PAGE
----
Extremely Loud and Incredibly Close


Nine-year-old Oskar Schell has embarked on an urgent, secret mission that will take him through the five boroughs of New York.

His goal is to find the lock that matches a mysterious key that belonged to his father, who died in the World Trade Center on the morning of September 11.

This seemingly impossible task will bring Oskar into contact with survivors of all sorts on an exhilarating, affecting, often hilarious, and ultimately healing journey.

~ Synopsis from Good Reads

I don’t know what to say about this book. This will probably be the best book I read this year. It will also probably be the saddest. It’s a depressing book about depression, and although there seems to be some light at the end of the tunnel, it’s really just a small flicker. So, if you are planning to read this, do be prepared in advance. Do NOT read it if you are already in a blue funk, it just makes everything seem that much worse.

As the synopsis says, the story is about Oskar and how he copes with his father’s death. He uses a mysterious key that he finds in a vase in his room, and he tried to find the lock for the key. This seems to him a concrete way to reach out to his dead father. Paralleling Oskar’s journey is his grandparents’ tale of having survived the Allied firebombing of Dresden in 1945, and them struggling to let go of the past trauma.

Combine both these tragedies plus one extremely moving section – an interview with a survivor of the Nagasaki bombing, then you can understand why this book was a bit too much for me at times. Towards the end, I approached the book with trepidation. How much more sad is this book going to get?

The character of Oskar is very endearing, and I loved all his quirks, and I was in awe at his intelligence levels. His interactions with his father are extremely heart warming. The bits about his grand parents though were a bit of a drag. They did suffer a lot in the Dresden bombing, but I found it a bit hard to accept that in 2001, nearly what? almost 50 years later, they are still so traumatized about it. I hated that. It was very unsettling and depressing to read and think that some things are too terrible to get over.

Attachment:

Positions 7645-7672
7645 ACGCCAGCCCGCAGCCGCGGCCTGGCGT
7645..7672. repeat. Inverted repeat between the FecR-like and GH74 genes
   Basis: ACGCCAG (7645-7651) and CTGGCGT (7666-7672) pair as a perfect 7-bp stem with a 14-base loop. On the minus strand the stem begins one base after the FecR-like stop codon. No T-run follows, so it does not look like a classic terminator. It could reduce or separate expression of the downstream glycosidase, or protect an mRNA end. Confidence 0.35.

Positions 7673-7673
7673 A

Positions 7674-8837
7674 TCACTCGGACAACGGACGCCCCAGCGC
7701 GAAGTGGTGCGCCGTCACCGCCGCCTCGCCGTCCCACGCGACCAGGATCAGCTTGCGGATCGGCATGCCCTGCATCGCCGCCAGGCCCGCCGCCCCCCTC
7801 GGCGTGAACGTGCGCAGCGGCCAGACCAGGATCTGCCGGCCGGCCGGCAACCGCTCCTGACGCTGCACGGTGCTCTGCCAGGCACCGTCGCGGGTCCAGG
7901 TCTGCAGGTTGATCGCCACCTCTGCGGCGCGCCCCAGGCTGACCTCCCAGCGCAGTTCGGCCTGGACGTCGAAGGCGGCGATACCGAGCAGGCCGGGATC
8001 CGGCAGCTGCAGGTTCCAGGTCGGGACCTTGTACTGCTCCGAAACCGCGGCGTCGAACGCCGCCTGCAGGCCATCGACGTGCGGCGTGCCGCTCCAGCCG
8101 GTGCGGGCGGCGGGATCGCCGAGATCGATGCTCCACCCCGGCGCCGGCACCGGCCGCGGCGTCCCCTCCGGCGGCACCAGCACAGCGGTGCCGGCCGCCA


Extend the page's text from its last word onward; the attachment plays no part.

I also don’t care for all the fancy stuff – the font changes and graphics used throughout the book. I don’t think they add anything to the story, in fact, it just distracts from the extraordinarily good writing. The only series of pictures that I love were the ones in the end – a photographic flick-book showing the falling of a man’s body from the World Trade Center in reverse direction allowing the reader to make a man’s falling body fly up, up, up towards the top of a World Trade Center tower, defying the gravity of real life and echoing Oskar’s wish to turn back time and restore his father back to life.

In short, this is one amazing but difficult book to read. I took a long break from finishing this book to write this review, purely because I needed to give some distance from the book before I write anything about it without getting too emotional.

I have his next book Everything is Illuminated on my TBR list, but if it’s going to be as sad as this one, then I will probably take a break before venturing into it. What do you think? Have you read these books? Do I read the next one right away, or is it better to wait?

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